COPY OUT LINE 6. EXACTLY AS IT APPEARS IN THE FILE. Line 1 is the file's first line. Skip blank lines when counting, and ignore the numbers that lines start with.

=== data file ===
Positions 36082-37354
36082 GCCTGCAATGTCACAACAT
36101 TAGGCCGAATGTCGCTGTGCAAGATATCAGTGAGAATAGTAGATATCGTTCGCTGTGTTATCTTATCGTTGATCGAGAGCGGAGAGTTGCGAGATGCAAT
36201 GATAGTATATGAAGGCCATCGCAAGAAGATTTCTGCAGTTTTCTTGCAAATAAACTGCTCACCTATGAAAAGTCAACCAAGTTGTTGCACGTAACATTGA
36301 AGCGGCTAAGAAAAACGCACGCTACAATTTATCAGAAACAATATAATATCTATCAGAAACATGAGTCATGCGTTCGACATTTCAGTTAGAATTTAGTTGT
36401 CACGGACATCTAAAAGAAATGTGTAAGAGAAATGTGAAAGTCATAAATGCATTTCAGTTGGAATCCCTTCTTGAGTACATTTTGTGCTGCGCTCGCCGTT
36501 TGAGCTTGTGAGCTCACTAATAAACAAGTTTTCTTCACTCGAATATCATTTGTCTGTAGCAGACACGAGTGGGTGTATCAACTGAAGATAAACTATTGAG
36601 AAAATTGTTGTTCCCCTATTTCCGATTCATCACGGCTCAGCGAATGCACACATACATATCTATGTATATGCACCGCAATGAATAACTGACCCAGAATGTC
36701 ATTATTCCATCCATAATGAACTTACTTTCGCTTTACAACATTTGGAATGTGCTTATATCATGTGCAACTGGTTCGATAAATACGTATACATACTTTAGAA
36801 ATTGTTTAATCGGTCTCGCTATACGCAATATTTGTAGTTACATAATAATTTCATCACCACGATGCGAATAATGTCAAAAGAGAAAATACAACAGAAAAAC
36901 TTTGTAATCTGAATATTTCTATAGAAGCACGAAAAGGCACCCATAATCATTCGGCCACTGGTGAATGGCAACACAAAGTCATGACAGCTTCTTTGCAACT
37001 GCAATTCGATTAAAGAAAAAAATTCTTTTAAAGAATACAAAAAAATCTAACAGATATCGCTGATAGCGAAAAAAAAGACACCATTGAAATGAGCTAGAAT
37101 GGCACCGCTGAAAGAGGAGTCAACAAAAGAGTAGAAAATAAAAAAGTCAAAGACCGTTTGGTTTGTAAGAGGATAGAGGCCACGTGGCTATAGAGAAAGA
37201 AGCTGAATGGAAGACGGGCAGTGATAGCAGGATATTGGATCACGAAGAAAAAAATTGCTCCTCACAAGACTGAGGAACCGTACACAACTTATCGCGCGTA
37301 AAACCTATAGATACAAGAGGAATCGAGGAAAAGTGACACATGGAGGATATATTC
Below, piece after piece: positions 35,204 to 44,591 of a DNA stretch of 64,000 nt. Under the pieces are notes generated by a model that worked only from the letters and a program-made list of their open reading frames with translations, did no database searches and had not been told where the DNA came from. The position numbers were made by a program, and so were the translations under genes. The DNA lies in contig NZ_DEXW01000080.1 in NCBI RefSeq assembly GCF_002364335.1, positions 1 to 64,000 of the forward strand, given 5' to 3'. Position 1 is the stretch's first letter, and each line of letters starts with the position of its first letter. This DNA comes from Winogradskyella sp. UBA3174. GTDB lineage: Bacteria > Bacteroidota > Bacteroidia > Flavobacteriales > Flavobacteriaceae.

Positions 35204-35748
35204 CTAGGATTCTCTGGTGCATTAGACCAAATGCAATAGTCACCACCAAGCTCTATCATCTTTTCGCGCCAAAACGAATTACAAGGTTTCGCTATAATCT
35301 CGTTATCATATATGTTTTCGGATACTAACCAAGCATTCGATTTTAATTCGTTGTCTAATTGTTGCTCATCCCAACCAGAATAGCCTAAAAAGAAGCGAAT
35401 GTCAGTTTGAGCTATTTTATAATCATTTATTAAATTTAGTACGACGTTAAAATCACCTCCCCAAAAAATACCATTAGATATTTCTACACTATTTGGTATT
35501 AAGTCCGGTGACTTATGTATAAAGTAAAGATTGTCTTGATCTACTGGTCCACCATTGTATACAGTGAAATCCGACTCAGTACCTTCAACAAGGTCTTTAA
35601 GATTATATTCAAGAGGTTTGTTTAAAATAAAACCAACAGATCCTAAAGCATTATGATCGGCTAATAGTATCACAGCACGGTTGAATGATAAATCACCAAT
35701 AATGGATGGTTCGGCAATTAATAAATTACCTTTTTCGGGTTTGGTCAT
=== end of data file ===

36401 CACGGACATCTAAAAGAAATGTGTAAGAGAAATGTGAAAGTCATAAATGCATTTCAGTTGGAATCCCTTCTTGAGTACATTTTGTGCTGCGCTCGCCGTT